The Mishegoss of the Loop
One of my mentors — the late, great Howard Weinstein — was quite proficient in Yiddish. A favorite word of his was mishegoss, meaning “craziness,” or some type of senseless behavior or activity. He often used this expression (in jest, I hope) to describe some of the decisions I made while running the commercial division of Rubloff. As I reflect upon the current state of affairs in the Loop, mishegoss certainly seems like an appropriate description.
As most people familiar with downtown Chicago are aware, the Loop (and the Central Loop in particular) is in chaos right now. Office vacancy is at an all time high, it seems like every other storefront is dark, crime is noticeably up and the overall perception is rather bleak. Numerous properties are in financial trouble and rumored to be on the brink of foreclosure. Many of the classic buildings up and down LaSalle Street have lost their luster from yesteryear. One of many immense challenges facing the City of Chicago right now is how to restore the Loop to the mighty economic engine it once was.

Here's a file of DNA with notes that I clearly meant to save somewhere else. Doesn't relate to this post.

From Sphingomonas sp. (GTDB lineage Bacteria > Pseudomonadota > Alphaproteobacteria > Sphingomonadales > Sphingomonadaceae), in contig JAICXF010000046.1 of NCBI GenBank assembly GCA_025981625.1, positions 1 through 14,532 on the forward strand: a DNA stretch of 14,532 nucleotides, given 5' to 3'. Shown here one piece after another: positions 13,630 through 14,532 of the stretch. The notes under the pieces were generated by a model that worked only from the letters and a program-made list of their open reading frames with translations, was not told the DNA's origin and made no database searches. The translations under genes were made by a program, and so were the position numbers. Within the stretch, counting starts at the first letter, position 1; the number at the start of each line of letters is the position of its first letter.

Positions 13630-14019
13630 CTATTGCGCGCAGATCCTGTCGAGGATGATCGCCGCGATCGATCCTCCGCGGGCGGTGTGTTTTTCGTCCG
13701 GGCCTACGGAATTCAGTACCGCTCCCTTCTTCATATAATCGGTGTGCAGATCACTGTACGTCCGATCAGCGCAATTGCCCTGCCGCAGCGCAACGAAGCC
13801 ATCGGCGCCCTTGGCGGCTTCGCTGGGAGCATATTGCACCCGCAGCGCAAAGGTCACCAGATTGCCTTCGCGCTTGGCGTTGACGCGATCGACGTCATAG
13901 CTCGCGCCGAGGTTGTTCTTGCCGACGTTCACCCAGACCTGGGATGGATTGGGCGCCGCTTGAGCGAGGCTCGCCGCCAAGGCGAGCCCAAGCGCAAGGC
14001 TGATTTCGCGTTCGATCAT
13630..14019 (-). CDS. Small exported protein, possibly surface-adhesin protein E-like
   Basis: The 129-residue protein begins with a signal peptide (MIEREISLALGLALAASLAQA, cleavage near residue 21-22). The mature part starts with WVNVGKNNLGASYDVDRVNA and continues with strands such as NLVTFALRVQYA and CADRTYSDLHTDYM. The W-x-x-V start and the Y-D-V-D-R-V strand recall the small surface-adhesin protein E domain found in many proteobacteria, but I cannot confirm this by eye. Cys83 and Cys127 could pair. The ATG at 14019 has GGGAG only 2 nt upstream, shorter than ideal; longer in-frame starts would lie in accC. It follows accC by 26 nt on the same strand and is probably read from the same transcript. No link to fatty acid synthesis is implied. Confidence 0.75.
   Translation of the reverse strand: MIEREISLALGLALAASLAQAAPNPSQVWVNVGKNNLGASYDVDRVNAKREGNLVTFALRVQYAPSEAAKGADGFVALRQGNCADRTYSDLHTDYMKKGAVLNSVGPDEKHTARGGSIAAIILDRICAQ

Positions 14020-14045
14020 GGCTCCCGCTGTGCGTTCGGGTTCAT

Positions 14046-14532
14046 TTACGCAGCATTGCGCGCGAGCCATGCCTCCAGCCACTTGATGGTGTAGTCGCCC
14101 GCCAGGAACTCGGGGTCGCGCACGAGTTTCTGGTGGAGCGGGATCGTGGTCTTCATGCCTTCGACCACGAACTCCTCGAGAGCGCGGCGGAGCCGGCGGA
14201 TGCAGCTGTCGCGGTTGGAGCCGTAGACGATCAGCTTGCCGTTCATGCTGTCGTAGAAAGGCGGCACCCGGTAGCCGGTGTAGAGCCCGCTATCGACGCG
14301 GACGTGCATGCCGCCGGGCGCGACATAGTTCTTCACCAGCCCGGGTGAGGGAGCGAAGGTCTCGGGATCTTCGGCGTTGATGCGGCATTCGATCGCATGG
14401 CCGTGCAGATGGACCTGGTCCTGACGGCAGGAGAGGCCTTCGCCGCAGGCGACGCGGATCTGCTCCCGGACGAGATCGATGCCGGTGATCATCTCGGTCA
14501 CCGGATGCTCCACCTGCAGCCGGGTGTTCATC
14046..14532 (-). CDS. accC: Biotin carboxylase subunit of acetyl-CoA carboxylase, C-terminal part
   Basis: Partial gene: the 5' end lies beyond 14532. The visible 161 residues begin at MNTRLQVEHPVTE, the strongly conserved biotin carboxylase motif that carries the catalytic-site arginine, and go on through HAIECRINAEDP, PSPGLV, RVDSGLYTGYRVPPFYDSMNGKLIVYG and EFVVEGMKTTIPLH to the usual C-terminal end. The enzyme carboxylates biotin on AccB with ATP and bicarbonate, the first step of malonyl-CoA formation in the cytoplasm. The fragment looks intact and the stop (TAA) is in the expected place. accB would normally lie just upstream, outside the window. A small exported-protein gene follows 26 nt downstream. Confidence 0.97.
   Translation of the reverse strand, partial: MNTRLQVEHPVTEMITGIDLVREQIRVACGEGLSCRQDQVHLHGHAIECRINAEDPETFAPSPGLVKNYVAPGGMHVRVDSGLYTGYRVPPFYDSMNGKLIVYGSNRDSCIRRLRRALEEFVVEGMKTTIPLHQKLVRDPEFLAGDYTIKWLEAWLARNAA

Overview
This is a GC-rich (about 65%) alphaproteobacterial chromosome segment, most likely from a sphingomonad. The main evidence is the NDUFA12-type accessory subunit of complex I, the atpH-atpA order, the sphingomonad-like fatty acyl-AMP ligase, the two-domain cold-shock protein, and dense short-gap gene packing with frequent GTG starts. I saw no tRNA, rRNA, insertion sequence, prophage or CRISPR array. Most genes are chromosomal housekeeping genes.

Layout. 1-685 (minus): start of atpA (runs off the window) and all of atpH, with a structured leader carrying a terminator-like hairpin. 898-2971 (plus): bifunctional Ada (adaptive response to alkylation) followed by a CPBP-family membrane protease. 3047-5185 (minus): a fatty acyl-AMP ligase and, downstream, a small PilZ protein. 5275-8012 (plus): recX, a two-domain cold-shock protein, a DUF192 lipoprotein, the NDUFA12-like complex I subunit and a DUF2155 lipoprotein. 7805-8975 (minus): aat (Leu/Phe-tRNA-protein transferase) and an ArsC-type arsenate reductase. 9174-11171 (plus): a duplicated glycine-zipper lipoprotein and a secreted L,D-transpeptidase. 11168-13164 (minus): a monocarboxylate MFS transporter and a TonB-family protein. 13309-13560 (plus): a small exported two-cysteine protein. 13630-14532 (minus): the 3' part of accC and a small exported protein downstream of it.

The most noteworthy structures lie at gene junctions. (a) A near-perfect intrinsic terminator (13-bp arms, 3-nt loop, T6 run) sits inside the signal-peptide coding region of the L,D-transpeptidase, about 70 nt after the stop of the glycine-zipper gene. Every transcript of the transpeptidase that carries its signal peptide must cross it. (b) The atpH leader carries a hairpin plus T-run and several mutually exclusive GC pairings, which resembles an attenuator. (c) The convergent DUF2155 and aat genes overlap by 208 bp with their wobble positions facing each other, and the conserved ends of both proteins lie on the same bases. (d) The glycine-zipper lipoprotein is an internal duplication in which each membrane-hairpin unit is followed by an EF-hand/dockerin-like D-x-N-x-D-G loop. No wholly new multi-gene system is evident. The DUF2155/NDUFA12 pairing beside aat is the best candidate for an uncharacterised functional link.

Fortunately, the news is not all bleak. Google’s decision to purchase and renovate the Thompson Center is a gargantuan development, as it is rumored to eventually bring over 1,000 employees back to the city center. Just as significant, although maybe not quite as sexy, is the State of Illinois’ decision to acquire and occupy the former BMO headquarters at 115 South LaSalle. One cannot ask for a better set of notable bookends. It is also encouraging that the city has at least put an initiative out there to revitalize the LaSalle Street corridor by making streetscape improvements, presenting concrete ideas on how to generate more activity and offering economic incentives for owners and developers to convert certain troubled buildings into apartments. Developing 1,000 new residential units with an affordable housing component is certainly a worthy goal.